Getty Images
Getty Images

Why Rock and Roll Pioneer Alan Freed Won't Stay Buried

Getty Images
Getty Images

As one of the first famous disc jockey personalities and the so-called “father of rock ‘n’ roll,” Alan Freed has a big place in music history. Freed actually coined the term “rock ‘n’ roll," and hosted the first major rock concert in 1952. He also ignored the segregation prevalent in pop culture at the time, becoming the first white deejay in the North to play R&B, and refused to put white covers of black songs on the radio just because record execs thought they would play better.

Of course, Freed’s history isn’t all glowing—he was also part of the big payola scandal of the early ‘60s, when it was discovered that he had been accepting money in return for playing certain records. Nonetheless, he's still well-represented at the Rock and Roll Hall of Fame in Cleveland, which features a large exhibit on his contributions to music history.

But there is one thing you won’t find there: Freed. Or at least, his ashes—though you would have if you had visited the museum between 2002 and 2014. When Freed died of liver cirrhosis in 1965, he was initially buried at Ferncliff Cemetery in Hartsdale, New York. But in 2002, the urn containing his remains was transferred to the Rock and Roll Hall of Fame, where they were quietly interred in an undisclosed location in a wall. At the family’s request, the urn was later moved to a more obvious spot where museum-goers could view it.

Until recently, everyone seemed happy with the placement. But in 2014, Freed’s son was asked to come pick up his father. “The museum world is moving away from exhibiting remains,” said Greg Harris, the Rock and Roll Hall of Fame’s executive director. "Museum community colleagues across the country agree." Freed’s last day at the museum was on August 4 of last year.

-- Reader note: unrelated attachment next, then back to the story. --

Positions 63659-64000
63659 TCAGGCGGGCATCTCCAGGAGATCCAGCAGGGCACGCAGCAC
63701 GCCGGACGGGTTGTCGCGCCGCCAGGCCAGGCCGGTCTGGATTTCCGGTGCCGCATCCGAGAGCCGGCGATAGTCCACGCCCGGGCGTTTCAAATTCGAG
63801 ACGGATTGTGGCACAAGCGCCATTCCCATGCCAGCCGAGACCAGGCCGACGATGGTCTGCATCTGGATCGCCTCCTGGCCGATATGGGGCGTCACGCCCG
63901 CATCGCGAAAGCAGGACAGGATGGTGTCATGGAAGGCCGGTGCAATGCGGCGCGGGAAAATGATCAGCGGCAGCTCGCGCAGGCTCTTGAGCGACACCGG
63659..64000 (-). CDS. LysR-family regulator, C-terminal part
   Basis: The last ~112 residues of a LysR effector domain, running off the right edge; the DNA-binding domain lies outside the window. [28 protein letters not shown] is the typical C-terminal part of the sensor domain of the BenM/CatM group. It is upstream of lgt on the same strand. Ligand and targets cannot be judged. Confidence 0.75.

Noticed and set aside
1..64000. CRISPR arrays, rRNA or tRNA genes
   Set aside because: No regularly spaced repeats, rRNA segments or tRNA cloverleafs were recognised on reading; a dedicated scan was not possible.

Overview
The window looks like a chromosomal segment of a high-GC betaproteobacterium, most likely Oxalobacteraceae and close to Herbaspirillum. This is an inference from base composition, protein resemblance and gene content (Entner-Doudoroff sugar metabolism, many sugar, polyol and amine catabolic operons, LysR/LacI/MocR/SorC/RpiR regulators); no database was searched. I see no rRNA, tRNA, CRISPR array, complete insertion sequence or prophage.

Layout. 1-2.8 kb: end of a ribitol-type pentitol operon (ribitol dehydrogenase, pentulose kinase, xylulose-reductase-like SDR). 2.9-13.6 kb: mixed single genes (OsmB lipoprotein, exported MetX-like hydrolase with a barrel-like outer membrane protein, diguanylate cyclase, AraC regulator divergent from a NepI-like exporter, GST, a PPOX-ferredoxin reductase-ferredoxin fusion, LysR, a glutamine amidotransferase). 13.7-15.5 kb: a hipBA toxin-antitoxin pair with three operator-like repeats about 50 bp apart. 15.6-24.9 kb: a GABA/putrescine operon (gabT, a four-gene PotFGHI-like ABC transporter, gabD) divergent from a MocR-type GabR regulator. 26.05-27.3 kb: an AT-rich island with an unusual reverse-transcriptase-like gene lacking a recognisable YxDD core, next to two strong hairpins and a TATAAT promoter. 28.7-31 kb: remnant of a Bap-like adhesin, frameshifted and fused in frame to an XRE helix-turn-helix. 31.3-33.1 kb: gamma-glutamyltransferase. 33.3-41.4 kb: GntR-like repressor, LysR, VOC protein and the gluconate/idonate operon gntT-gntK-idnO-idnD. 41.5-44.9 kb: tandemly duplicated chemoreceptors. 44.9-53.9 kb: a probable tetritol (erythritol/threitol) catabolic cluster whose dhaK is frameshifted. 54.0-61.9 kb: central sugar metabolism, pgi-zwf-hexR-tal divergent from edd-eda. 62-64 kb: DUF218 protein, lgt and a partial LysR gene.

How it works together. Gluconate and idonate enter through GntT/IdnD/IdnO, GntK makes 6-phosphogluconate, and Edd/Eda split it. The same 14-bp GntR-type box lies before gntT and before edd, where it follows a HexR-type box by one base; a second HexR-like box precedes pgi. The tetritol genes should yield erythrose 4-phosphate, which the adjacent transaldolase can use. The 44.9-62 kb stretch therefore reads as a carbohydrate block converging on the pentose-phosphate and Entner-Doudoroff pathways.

If you’d like to pay your respects to the father of rock and roll, don’t worry—you’ll be able to soon. In October 2014, Freed’s family decided to build a memorial in his honor at Lake View Cemetery in Cleveland. It wasn’t finished as of April 2015, but the future monument will include a microphone and a likeness of Freed holding records. They plan to include an epitaph of his beloved signature sign-off: “This is not goodbye—it’s just good night.’”

Hulton Archive/Getty Images
40 Years Later: Watch The Johnny Cash Christmas Show
Hulton Archive/Getty Images
Hulton Archive/Getty Images

Over the course of his career, Johnny Cash made a series of Christmas TV specials and recorded a string of Christmas records. In this 1977 TV performance, Cash is in great form. He brings special guests Roy Clark, June Carter Cash, The Carter Family, Jerry Lee Lewis, Roy Orbison ("Pretty Woman" starts around 23:50), Carl Perkins, and the Statler Brothers. Tune in for Christmas as we celebrated it 40 years ago—with gigantic shirt collars, wavy hair, and bow ties. So many bow ties.

Chloe Efforn
John Lennon Was a Crazy Cat Lady
Chloe Efforn
Chloe Efforn

John Lennon was crazy about cats, and though he owned a couple of dogs (Sally and Bernard) over the years, he was better known for getting by with a little help from his feline friends.